He advocated for many causes, notably equality in the set and civil rights

More than a celebrity, Brando is a thinker and a political figure – a public intellectual and a famous person with a tumultuous personal life. Brando had a strategic approach to his career that offers a number of ways actors who want to change their industry and the world might leverage their fame for good. Brandon showed people in Hollywood that contracts can be about more than money. 

When Brando negotiated over his role in “Sayonara,” a film where he played an American air force officer who falls in love with a Japanese woman, he insisted that the original “Madame Butterfly ending” be replaced with one that portrayed racial intermarriage as a natural outcome of love. He only agreed to take part in the movie after the producers agreed to those changes, and only after fact-checking cultural inaccuracies in the script even after he signed on. 

For “Mutiny on the Bounty,” Brando negotiated over the story again, pushing for Polynesian people to be cast as extras. And in “The Ugly American,” he insisted that the failures of American strategies in Southeast Asia be exposed. He also urged for an even treatment of Communists and Americans. He also used his fame to call attention to his colleagues’ working conditions in “Burn,” a film about slave revolt, when he charged the director with paying black cast members lower wages than whites. 

Even when he wasn’t given direct influence over scripts or working conditions on the set, he led by example. On the set of “The Island of Dr. Moreau,” Brando noticed the maltreatment of an actor from the Dominican Republic, Nelson de la Rosa, and did something about it. De la Rosa had a genetic mutation, was only two and a half feet tall and weighed 22 pounds. He was clothed in loincloth with a tail, which Brando found derisive. So, Brando made de la Rosa his sidekick who dressed identically, and he was beside him in nearly every scene.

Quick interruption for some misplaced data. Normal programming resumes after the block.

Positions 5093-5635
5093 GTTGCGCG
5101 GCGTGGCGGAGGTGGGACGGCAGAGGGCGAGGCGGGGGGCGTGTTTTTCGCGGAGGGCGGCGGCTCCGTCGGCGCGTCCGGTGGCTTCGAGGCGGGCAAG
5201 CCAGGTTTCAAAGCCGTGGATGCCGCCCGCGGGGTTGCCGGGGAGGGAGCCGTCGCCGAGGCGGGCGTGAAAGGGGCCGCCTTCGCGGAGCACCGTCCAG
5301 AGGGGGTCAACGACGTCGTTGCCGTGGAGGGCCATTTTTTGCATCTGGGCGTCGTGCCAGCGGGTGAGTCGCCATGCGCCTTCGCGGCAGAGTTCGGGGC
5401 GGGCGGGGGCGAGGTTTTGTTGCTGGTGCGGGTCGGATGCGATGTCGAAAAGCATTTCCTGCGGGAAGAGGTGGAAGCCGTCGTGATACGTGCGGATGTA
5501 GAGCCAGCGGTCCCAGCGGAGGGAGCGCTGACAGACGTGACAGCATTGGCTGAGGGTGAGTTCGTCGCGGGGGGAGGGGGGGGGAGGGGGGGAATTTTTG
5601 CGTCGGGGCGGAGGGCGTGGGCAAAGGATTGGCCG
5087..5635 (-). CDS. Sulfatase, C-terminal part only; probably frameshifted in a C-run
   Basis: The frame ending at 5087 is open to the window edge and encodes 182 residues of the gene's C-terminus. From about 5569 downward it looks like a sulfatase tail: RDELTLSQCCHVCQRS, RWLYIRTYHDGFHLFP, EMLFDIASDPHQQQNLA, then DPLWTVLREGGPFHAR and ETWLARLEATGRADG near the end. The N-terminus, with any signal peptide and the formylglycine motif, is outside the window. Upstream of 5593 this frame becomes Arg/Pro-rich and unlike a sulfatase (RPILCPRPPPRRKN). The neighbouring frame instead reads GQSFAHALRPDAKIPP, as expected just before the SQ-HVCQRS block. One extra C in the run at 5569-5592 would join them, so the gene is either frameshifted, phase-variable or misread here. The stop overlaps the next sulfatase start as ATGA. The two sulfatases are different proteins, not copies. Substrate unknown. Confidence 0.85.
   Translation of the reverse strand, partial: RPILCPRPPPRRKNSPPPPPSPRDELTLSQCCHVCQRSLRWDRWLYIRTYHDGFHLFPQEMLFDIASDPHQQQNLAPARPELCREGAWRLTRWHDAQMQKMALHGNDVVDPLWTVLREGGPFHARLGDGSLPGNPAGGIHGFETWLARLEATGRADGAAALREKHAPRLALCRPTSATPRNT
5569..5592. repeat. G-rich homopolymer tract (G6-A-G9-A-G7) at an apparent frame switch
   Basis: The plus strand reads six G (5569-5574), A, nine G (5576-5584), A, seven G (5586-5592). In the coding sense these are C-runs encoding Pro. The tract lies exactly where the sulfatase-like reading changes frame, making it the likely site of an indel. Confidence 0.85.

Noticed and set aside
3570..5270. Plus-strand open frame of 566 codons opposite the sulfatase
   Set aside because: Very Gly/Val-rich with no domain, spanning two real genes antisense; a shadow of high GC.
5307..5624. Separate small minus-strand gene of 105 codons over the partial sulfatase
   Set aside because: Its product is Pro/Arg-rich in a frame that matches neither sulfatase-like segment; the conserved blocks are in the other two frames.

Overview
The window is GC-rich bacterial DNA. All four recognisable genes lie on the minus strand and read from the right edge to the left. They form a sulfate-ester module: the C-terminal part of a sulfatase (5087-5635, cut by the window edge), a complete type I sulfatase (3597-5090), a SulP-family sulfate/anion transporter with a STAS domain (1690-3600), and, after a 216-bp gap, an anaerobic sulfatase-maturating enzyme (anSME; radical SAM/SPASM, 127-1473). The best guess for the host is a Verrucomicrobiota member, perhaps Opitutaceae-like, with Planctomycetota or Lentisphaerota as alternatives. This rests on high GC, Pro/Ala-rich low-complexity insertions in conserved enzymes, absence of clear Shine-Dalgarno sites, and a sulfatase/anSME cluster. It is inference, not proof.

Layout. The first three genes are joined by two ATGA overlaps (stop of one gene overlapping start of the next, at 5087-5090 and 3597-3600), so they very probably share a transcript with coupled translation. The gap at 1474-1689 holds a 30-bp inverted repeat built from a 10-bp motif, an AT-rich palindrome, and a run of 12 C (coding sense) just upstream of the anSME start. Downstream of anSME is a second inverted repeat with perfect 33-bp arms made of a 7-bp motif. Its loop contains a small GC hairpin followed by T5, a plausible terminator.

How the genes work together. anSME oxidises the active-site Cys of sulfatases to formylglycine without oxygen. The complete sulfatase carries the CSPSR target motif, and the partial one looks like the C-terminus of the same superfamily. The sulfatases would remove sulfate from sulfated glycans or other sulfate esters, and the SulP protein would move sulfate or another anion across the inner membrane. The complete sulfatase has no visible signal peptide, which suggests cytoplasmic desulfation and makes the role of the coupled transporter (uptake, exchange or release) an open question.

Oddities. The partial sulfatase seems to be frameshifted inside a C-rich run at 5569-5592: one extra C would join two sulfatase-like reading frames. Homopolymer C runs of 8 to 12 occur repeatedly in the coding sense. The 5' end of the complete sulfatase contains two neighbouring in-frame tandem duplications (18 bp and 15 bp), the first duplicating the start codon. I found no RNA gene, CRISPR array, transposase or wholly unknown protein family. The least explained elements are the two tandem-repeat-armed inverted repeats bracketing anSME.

Besides equality in the film set, he was also an activist for the civil rights movement. In the aftermath of Martin Luther King Jr.’s assassination, Brando became committed to furthering King’s work. But even before King died, Brando was already participating in the civil rights movement. He contributed to both the scholarship fund for the children of slain Mississippi NAACP leader Medgar Evers, and to Southern Christian Leadership Conference. 

He represented the concept of a free American on screen

Marlon Brando is a cultural icon with enduring popularity, which had a profound effect on American culture. Brando represented a reaction against the post-war mania for security. He was a development from the gangster leader and the outlaw, and he was antisocial. To the youth, he was a hero. He represented a contemporary version of the free American on screen, making him one of the most exciting American actor to grace the big screen. 

He voiced some of the most famous lines ever spoken in films

From the start of his career, Brando voiced some of the most famous lines ever spoken on the big screen, many of which are still part of the American lexicon. Some of his famous lines, which you might have heard in shows today:

“Whaddya got?” – The Wild One (1953)

“I coulda been a contender.” – On the Waterfront (1954)

“I’m gonna make him an offer he can’t refuse.” – The Godfather (1972)

“It’s not personal. It’s business.” – The Godfather (1972)